If I were to introduce myself, it would go somewhat like this: I am impulsive, sensitive, stubborn, silly, love all that is yummy to my tummy (or rather my tongue) and would do my best to bring joy to the people I truly care about. However, I’m not here to share about myself, but about a little saint who in a few ways was like me, and in other ways, inspired me to desire something greater. That little saint is Saint Therese-the Little Flower whom I was briefly introduced to in school and again more concretely about 4 years ago through reading her autobiography “The Story of a Soul”.
St. Therese of Lisieux loved her parents so much that she would say, “Poor darling mamma, I do wish you were dead!”, and on being scolded she would excuse herself by telling her mother,
“It’s only because then you will go to heaven; you told me that you have to die to go there!”
So pure, deep and tender was her love, that even now I’m unable to fathom its intensity.
As I said earlier, I am a lover of all things yummy, so I was surprised when I read about how she wanted to run and give a cake to a poor old cripple when he refused to take the penny she offered. She was only 6 years old then and wanted to do something for the old man, but she was too frightened to do this and later felt horrible about it. If I were her, I would have left it at that, but she went one step further. She made up her mind that she would pray for the old man on the day of her First Holy Communion and five years later, she did just that! No one asked her to do it, no one needed to remind her. It was a selfless act of love that drove her to such a commitment.
Her love even extended to those who would seem to us, incapable of loving back or changing.
When she was a novitiate, there was a certain nun in the convent who troubled her in everything she did. Though this sister was the cause of a lot of struggle for little Therese, she kept praying for her. Now that is something I would do. I can think of quite a few people I would pray for who seem to give me a hard time. But that was not all she did, for she writes,
“I reminded myself that sentiments of charity were not enough; they must find expression, and I set myself to treat her as if I loved her best of all”.
Human as she was, sometimes, when she couldn’t handle the temptation to answer back sharply or reveal her inner struggle, she would run away. To me, this first seemed like a losing battle, but as I read on I realised what a fool I was, for she writes,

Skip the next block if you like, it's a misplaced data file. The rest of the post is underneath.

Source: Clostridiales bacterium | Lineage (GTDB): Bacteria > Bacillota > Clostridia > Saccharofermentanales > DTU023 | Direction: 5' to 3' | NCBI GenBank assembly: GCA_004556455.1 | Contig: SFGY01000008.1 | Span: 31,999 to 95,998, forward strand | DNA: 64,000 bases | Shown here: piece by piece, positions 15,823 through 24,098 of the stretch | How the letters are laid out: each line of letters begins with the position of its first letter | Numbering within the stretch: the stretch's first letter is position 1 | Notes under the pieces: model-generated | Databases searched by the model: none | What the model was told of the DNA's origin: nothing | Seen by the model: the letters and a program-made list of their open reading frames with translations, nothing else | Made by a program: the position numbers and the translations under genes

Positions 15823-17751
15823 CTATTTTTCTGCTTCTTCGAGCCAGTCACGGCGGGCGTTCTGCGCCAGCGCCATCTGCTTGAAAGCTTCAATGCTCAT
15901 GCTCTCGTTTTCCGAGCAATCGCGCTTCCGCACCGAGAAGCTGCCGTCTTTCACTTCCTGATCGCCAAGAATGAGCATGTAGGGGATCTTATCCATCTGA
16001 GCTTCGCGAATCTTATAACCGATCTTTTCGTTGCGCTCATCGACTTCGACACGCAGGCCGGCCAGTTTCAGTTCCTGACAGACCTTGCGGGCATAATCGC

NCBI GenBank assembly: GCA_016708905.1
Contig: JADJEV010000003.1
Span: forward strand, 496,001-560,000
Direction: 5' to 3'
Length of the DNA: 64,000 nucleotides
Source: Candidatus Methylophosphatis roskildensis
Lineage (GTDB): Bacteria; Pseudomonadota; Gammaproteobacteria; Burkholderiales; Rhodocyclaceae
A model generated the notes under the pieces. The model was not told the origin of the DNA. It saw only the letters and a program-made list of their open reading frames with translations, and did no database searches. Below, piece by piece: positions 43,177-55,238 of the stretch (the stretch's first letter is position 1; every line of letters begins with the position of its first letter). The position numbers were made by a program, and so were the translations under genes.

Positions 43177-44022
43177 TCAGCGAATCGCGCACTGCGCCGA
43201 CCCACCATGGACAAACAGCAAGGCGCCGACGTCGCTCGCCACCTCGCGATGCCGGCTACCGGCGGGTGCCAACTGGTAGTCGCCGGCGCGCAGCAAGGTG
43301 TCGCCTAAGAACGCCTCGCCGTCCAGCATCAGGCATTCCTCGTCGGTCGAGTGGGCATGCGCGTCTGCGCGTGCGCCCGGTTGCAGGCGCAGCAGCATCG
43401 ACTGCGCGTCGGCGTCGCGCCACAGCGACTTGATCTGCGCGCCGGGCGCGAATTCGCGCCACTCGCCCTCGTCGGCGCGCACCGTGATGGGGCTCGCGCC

“She(the nun) said to me one day, her face radiant: What do you find so attractive in me? Whenever we meet, you give me such a generous smile”.
For all my spiritual battles this has been the hardest of all, but it has also been the most fruitful, starting first in small moments of great blessing in my family and then among those I have worked with.
Of all things that could be loved, she always strived to love more. It was this overflowing of love that gave her the grace to think of those who were far, unseen, unheard and unknown. She loved the criminal, she loved the priests, in short, she loved every soul that Christ loved. So much so, she took upon herself her saintly vocation when she said,
“I feel that my mission is soon to begin, to make others love God as I do, to teach others my ‘little way’. I will spend my Heaven in doing good on earth…”
Her little way did attract my little heart, for I believe that she looked upon my soul at a time I was completely lost and through her intercession, I was able to learn and I’m still learning what it means to love God intimately. To be so entwined in Him that my will should dissolve in His. I started learning what it means to die not just once, but every day to myself till His joy, His desire, His pain and everything that is His, becomes mine.
I believe that her little way led me to become a full-time missionary worker for CFCI, as well as to get married to one, and we decided to take her as our family patron saint by receiving the sacrament of matrimony on 1st October 2017 which is her feast day. Ever since then, we have seen her work not only in our personal lives but our missionary lives as well. Every moment we were lacking in love, she has dropped a rose for us and led us back to Him whose love is everlasting.
I am yet to find my saintly vocation. But until then, I know she is there to remind me and encourage me to love as Christ loved and to die as Christ died.